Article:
If you have itchy or swollen skin with red, bumpy or scaly patches, you might have an allergic rash. People can get different types of allergic rashes; some might go away on their own, while others need treatment. No matter how much you want to, don’t scratch an allergic rash. If you do, you can develop a scar or an infection. An allergist is the best doctor to diagnose and treat allergic skin conditions.
Different types of allergic rashes are hives, angioedema, contact dermatitis and eczema. Hives are red, itchy, raised areas on your skin that people usually get from food or drug allergies. Angioedema sometimes accompanies hives and produces swelling in the deeper layers of skin. Angioedema usually occurs in the eyelids, tongue, lips, feet and hands. You might get contact dermatitis by touching something like poison ivy. The result is itchy, red blisters where your skin touched the substance. Eczema is a scaly, red, itchy rash that is usually on the face, elbows or knees and is most common in people who have a family history of eczema.
Hives and the accompanying angioedema usually go away on their own in a few days. Your allergist may prescribe antihistamines that can relieve symptoms while you wait for the rash to go away. Contact dermatitis won’t go away for 14 to 28 days, even with treatment. For relief, you can use cold compresses in the early, itchy stage. Your doctor may prescribe a corticosteroid cream. You can also try an over-the-counter hydrocortisone cream. With eczema, prevention is the main goal of treating it. But once you get it, you can apply cold compresses, creams or ointments. You can also take antihistamines and take an oatmeal bath.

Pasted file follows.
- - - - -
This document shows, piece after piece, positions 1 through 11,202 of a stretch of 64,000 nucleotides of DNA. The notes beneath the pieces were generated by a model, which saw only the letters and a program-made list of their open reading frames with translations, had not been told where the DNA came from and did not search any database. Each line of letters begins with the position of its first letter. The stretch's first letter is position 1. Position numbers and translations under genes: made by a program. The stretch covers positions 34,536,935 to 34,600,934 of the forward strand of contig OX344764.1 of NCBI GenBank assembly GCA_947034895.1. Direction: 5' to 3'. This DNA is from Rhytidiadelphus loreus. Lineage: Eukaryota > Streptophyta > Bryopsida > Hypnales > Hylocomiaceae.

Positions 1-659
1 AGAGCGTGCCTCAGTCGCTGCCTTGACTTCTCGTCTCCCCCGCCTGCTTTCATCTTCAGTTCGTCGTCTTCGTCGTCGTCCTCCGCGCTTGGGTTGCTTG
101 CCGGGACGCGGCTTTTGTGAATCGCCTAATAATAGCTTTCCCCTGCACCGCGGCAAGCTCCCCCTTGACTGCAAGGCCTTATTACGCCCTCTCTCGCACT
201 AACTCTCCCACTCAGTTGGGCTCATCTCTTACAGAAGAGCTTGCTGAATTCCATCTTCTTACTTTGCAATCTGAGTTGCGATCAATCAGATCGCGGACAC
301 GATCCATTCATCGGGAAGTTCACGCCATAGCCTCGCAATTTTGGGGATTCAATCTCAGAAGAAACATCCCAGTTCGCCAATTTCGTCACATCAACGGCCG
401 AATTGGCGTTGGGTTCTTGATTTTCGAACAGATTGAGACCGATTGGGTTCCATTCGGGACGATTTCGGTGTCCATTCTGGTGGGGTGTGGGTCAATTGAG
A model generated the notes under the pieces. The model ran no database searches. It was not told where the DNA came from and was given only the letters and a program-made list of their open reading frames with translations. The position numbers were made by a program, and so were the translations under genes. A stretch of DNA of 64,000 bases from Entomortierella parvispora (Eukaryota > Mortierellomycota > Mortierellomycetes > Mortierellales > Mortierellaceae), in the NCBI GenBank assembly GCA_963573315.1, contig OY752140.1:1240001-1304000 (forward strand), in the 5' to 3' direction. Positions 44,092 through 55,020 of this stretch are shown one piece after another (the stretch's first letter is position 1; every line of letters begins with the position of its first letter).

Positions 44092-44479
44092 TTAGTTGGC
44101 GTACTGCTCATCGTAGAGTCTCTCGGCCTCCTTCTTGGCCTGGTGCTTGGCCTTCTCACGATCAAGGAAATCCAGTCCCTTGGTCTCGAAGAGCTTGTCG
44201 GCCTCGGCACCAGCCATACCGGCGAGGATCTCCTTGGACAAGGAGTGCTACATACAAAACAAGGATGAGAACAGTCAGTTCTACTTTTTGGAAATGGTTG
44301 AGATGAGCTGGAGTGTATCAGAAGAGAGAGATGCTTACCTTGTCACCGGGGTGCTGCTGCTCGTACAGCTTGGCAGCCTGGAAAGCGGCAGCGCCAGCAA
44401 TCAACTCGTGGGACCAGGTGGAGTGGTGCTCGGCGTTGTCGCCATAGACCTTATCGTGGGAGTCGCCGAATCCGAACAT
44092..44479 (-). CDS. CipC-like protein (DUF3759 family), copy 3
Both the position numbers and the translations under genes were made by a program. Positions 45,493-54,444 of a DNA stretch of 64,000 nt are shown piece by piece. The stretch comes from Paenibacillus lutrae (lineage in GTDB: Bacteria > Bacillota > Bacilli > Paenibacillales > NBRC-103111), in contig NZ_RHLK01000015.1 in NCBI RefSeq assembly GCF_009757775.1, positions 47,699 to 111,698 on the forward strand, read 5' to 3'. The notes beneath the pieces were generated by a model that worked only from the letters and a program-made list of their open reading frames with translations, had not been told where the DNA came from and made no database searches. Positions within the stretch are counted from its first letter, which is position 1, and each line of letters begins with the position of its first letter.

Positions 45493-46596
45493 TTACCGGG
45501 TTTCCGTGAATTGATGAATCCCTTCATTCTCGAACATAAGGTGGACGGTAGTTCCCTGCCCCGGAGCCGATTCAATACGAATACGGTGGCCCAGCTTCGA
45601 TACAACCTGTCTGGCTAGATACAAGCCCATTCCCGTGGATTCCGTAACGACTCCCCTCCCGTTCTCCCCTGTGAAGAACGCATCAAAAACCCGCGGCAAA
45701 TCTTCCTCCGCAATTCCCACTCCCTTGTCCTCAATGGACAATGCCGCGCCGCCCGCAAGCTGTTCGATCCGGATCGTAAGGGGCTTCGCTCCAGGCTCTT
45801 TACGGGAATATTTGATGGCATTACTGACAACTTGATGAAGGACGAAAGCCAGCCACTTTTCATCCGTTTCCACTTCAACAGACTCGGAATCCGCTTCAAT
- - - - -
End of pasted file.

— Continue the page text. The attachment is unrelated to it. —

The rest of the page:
To prevent hives and angioedema, determine what your triggers are. An allergist can help you with that. Avoid your triggers to avoid getting hives. The longer your skin is in contact with the substance that causes contact dermatitis, the worse your condition will be. Besides poison ivy, other possible triggers are nickel, perfumes, cosmetics, dyes and certain ingredients, such as neomycin, in skin medications. You can sometimes prevent contact dermatitis by wearing gloves or long sleeves. Determining your eczema triggers and avoiding them is the best way to prevent it. Common triggers are dust, cat dander, sweating, wool and certain soaps that dry your skin. Sometimes, stress can cause eczema. Food can also be a trigger.
An allergist specializes in allergies, asthma and autoimmune diseases. Once you get on the right treatment plan with the help of an allergist, you can prevent and treat allergic rashes. You can minimize suffering and learn how to manage your condition.
You need to call 911 if the rash is making you short of breath, your throat feels tight, your face is swollen or if your child has a purple rash that resembles a bruise, because this could indicate a childhood illness. Call your doctor if you have a fever, sore throat, joint pain or red streaks. If the rash occurs after taking a new medicine, call your doctor before you change or stop taking your medication.